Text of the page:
The International Monetary Fund (IMF) expects an increase in private investment in Egypt due to improved confidence. In its Regional Economic Outlook: Middle East and Central Asia November 2018, the IMF said this surge reflects base effects from receding macroeconomic imbalances during 2016–17 and an improved business environment.
According to the report, the Egyptian economy is expected to grow during this year to reach 5.3 percent then 5.5 percent in 2019 up from 4.2 percent in 2017.
The report expected the average annual inflation rates in Egypt to record 13.9 percent in 2018 down from 29.5 percent in 2017 before further declining to 12.6 percent in 2019.
Moreover, tourist arrivals have risen steadily following improvements in security, a weaker exchange rate, and a resumption of direct flights from Russia. More broadly, growth in Europe has supported an increase in exports across the region.
Monetary authorities in Egypt have largely maintained a neutral or tightening monetary policy stance that remains broadly appropriate, the IMF acknowledged, noting, however, they will need to remain vigilant against a rise in inflation and stand ready to anchor inflation expectations should second-round effects from higher energy and food prices materialize.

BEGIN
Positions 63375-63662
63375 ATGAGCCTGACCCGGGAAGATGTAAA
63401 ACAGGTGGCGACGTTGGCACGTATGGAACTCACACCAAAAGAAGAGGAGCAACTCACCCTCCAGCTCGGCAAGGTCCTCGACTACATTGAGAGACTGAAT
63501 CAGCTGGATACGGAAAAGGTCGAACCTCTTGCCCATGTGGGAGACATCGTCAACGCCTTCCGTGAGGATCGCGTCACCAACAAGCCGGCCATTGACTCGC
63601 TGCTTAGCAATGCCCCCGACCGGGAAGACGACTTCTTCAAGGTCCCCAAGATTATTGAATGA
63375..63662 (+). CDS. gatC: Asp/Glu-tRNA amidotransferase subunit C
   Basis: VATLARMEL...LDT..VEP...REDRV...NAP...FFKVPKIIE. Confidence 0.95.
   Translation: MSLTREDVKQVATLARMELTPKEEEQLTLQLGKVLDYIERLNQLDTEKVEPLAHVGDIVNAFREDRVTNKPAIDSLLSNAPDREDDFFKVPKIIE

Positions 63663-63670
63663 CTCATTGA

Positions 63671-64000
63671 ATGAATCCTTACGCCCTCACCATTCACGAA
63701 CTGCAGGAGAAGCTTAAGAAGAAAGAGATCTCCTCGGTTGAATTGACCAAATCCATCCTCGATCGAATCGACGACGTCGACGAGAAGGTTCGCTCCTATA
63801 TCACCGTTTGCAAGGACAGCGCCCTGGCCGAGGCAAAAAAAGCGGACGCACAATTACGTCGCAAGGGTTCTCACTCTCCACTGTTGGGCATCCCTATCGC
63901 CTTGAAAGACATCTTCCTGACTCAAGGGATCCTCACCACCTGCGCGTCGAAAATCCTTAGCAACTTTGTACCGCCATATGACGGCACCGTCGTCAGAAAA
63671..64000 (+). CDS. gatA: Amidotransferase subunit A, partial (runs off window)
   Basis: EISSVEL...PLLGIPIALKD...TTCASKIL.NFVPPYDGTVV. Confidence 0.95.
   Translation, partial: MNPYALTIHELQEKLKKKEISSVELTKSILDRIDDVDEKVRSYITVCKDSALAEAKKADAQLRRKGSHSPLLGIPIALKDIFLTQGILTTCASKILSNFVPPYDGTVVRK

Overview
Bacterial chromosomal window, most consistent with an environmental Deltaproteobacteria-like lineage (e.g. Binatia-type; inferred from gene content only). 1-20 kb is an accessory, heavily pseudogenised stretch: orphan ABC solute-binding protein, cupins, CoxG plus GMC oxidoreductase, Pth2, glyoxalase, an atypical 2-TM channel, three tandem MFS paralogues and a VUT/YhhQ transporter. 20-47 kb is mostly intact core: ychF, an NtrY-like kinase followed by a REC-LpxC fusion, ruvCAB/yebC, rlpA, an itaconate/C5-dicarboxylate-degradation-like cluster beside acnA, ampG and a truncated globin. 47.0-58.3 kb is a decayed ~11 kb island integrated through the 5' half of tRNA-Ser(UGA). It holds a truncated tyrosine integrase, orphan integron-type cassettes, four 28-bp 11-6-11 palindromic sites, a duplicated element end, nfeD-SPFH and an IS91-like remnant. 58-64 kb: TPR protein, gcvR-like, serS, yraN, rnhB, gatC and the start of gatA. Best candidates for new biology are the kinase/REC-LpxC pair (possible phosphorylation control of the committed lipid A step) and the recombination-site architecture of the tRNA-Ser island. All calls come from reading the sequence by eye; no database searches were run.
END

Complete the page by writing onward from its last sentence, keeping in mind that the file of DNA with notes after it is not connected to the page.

With new laws on bankruptcy and insolvency, Egypt has sought to facilitate the restructuring of failing firms, the report said. Egypt is also taking steps to make it easier to improve access to industrial land for business and will sell minority shares in five state firms this year to reduce the role of the state in the economy.
The IMF report also touched upon what it called frameworks to combat corruption and enhance transparency and accountability of state-owned enterprises, while increasing competition by enacting regulations to standardize the public procurement process and strengthening the competition authority.
A large section of the economy in the region is dominated by a low productivity informal sector, with the formal sector accounting for only a third of employment in the region, the report stated.
Businesses with five or fewer employees dominate the private sector in Egypt with 60 percent. Some countries, including Egypt, have made important progress in reducing subsidies, especially fuel subsides, and, consequently, in improving their fiscal resilience, the IMF said.
In parallel, to enhance the equity of reform and support growth, some countries, including Egypt, have coupled subsidy reforms with strengthening targeted social safety nets, it added.